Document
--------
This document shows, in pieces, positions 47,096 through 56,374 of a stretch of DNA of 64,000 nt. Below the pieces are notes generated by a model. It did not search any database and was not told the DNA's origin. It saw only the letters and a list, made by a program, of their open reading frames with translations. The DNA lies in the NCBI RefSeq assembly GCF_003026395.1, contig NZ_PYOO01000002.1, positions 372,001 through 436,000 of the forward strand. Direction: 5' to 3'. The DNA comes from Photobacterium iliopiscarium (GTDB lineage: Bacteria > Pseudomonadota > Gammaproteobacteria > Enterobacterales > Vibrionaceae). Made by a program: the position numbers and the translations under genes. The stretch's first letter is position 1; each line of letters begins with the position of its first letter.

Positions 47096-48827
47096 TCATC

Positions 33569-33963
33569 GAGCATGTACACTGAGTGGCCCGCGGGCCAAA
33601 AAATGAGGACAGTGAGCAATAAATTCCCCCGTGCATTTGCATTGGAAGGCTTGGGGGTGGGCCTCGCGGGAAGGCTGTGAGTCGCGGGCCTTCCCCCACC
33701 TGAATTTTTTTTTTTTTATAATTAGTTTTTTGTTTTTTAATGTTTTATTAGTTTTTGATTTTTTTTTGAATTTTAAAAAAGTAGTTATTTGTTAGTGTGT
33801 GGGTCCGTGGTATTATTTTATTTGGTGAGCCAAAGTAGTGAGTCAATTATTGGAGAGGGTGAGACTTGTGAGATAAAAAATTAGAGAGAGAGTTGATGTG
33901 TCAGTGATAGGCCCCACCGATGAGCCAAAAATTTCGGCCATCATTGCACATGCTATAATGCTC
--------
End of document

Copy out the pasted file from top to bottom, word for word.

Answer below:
This document shows, in pieces, positions 47,096 through 56,374 of a stretch of DNA of 64,000 nt. Below the pieces are notes generated by a model. It did not search any database and was not told the DNA's origin. It saw only the letters and a list, made by a program, of their open reading frames with translations. The DNA lies in the NCBI RefSeq assembly GCF_003026395.1, contig NZ_PYOO01000002.1, positions 372,001 through 436,000 of the forward strand. Direction: 5' to 3'. The DNA comes from Photobacterium iliopiscarium (GTDB lineage: Bacteria > Pseudomonadota > Gammaproteobacteria > Enterobacterales > Vibrionaceae). Made by a program: the position numbers and the translations under genes. The stretch's first letter is position 1; each line of letters begins with the position of its first letter.

Positions 47096-48827
47096 TCATC

Positions 33569-33963
33569 GAGCATGTACACTGAGTGGCCCGCGGGCCAAA
33601 AAATGAGGACAGTGAGCAATAAATTCCCCCGTGCATTTGCATTGGAAGGCTTGGGGGTGGGCCTCGCGGGAAGGCTGTGAGTCGCGGGCCTTCCCCCACC
33701 TGAATTTTTTTTTTTTTATAATTAGTTTTTTGTTTTTTAATGTTTTATTAGTTTTTGATTTTTTTTTGAATTTTAAAAAAGTAGTTATTTGTTAGTGTGT
33801 GGGTCCGTGGTATTATTTTATTTGGTGAGCCAAAGTAGTGAGTCAATTATTGGAGAGGGTGAGACTTGTGAGATAAAAAATTAGAGAGAGAGTTGATGTG
33901 TCAGTGATAGGCCCCACCGATGAGCCAAAAATTTCGGCCATCATTGCACATGCTATAATGCTC